Home Glaciers Siachen Day commemorates Indian Army’s Operation Meghdoot

Siachen Day commemorates Indian Army’s Operation Meghdoot


By Col RS Sidhu

Romance of a soldier with Siachen Glacier!

‘If I feel God or the hallucinations of thin air, I don’t know,

Is it the Devil’s death trap or God’s generous creation is a dilemma for me,

But the truth that I understand is that my little me is alive and amazed,

As I walk on Hell below and Heaven around me!‘ – Veteran Col RS Sidhu

Launch of the OperationMEGHDOOT

Three decades and eight years back, on the Baisakhi of 1984, the Indian Army in a daring military operation landed its troops along the Saltoro ridge at Bilafond La, followed by Sia La, to anticipate the plans of the Pakistani army to occupy the Siachen Glacier. This successful landing, followed by more troops in successive waves of helicopter sorties, marked the start of Operation ‘MEGHDOOT‘ which today has the distinction of being the longest continuous military operation in the history of the Indian Army.

Siachen tradition

Bounded by the Saltoro Muztagh (mountain) to the west and the Siachen Muztagh to the east is the Siachen Glacier (place of roses) or the Saicher Gharni as it was called in past centuries. Frequently crossed by the Baltis from the Bilafond (butterfly) La (pass) to the west and the Yarkhandis to the east from the Teram (destroyed) Shehr (colony) glacier, it has been a silent witness to the trade in materials, livestock and humans. Discovery of ruins of dwellings and shards of pottery on the plateau of Teram Shehr by the neo-explorers of the 19and and 20and century, lend a certain veracity to these legends.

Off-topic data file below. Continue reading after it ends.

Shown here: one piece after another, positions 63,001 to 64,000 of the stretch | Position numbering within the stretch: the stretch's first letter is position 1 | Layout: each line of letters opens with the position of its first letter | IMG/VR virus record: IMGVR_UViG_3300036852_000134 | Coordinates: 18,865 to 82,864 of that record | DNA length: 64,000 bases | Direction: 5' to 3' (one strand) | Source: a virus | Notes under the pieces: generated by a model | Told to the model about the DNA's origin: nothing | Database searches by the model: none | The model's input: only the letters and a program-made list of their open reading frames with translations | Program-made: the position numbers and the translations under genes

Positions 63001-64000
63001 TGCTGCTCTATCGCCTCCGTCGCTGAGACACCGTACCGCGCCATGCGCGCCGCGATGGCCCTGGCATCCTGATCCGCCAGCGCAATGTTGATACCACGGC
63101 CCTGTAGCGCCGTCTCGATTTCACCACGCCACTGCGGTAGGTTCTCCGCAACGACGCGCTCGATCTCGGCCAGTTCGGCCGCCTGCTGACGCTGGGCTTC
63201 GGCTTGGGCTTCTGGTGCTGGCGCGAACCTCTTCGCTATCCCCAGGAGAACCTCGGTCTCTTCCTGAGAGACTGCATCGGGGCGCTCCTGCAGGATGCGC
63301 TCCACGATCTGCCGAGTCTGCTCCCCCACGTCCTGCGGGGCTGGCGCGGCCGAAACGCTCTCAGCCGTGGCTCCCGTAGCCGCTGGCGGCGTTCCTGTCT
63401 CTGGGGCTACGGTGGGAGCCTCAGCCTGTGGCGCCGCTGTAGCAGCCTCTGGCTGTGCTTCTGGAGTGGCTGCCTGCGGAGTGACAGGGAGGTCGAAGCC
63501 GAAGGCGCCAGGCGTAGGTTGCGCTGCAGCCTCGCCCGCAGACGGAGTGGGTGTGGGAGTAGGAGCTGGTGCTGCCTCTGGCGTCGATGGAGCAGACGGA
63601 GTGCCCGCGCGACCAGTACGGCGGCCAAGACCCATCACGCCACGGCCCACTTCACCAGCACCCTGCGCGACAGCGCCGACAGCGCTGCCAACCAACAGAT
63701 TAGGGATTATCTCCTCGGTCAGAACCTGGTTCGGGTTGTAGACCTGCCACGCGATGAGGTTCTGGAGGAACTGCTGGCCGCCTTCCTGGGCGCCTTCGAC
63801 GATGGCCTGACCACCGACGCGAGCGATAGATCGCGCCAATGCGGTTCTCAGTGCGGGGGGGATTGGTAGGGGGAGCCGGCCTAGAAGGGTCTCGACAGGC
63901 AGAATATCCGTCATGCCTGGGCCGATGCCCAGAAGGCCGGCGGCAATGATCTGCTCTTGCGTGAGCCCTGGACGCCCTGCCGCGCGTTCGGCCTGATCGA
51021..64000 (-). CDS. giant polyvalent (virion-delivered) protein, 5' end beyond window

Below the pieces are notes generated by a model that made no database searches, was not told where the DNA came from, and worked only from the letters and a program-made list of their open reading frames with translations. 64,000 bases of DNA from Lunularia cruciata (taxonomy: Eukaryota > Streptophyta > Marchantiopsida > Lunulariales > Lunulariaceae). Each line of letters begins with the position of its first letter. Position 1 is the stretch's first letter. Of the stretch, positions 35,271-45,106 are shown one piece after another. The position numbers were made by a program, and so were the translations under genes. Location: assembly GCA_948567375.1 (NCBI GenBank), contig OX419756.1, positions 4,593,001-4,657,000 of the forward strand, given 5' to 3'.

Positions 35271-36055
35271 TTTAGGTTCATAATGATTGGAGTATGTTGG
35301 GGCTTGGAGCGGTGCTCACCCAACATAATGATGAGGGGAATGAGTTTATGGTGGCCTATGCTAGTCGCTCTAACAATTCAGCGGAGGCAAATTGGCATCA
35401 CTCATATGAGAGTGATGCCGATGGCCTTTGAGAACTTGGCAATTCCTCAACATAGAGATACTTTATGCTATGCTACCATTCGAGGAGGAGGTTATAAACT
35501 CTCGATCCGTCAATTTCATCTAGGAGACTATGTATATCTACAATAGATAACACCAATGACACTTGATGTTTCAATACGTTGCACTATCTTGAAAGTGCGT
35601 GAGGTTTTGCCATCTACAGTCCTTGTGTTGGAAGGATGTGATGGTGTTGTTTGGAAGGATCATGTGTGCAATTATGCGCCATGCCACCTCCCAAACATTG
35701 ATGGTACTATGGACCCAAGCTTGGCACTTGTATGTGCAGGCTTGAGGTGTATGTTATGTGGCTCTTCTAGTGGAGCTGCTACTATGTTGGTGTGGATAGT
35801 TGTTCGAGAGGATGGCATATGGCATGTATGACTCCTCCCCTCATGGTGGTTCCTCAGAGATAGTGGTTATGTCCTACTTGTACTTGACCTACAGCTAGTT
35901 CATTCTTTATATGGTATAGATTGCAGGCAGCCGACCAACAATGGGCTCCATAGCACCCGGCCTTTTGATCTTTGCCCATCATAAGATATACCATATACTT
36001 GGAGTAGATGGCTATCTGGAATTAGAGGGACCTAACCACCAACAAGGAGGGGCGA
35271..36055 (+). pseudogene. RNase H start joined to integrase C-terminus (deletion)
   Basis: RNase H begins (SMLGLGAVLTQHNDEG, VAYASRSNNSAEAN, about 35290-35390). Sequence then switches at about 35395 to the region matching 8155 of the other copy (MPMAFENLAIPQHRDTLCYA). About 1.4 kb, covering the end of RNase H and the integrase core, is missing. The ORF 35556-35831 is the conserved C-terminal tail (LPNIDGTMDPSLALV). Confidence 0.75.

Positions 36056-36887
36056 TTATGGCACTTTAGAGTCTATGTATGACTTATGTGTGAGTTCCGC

From below, the Siachen Glacier emanates the Nubra River (flowers and trees) which gave the valley its name. The valley runs along a north-south alignment from Indira (Goddess Laxmi) Pass/Turkistan La, the northernmost points of the Siachen Glacier to the Khardung (Lower Castle) ridge. Khardung Ridge, following an east-west alignment, lies just north of Leh (plateau). In the past, the Nubra Valley also provided a summer passage to Saser (golden land) La, through the Saser Muztagh for trade caravans moving from Leh to Yarkhand and beyond to Kashgar in Central Asia.

India Pakistan Rivalry on the Siachen Glacier